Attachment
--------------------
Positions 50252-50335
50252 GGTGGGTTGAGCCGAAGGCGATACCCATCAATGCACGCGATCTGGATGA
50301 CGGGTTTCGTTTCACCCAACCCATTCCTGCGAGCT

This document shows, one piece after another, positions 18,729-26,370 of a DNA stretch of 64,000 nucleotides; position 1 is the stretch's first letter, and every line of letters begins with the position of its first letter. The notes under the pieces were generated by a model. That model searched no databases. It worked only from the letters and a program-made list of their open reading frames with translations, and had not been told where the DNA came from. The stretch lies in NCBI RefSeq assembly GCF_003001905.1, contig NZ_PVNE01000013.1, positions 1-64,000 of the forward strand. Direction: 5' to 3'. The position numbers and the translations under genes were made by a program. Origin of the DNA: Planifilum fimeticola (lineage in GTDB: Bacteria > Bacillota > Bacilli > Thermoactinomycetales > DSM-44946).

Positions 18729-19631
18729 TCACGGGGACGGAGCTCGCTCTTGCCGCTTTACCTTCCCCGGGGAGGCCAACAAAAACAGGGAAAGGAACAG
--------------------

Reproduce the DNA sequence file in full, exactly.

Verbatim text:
Positions 50252-50335
50252 GGTGGGTTGAGCCGAAGGCGATACCCATCAATGCACGCGATCTGGATGA
50301 CGGGTTTCGTTTCACCCAACCCATTCCTGCGAGCT

This document shows, one piece after another, positions 18,729-26,370 of a DNA stretch of 64,000 nucleotides; position 1 is the stretch's first letter, and every line of letters begins with the position of its first letter. The notes under the pieces were generated by a model. That model searched no databases. It worked only from the letters and a program-made list of their open reading frames with translations, and had not been told where the DNA came from. The stretch lies in NCBI RefSeq assembly GCF_003001905.1, contig NZ_PVNE01000013.1, positions 1-64,000 of the forward strand. Direction: 5' to 3'. The position numbers and the translations under genes were made by a program. Origin of the DNA: Planifilum fimeticola (lineage in GTDB: Bacteria > Bacillota > Bacilli > Thermoactinomycetales > DSM-44946).

Positions 18729-19631
18729 TCACGGGGACGGAGCTCGCTCTTGCCGCTTTACCTTCCCCGGGGAGGCCAACAAAAACAGGGAAAGGAACAG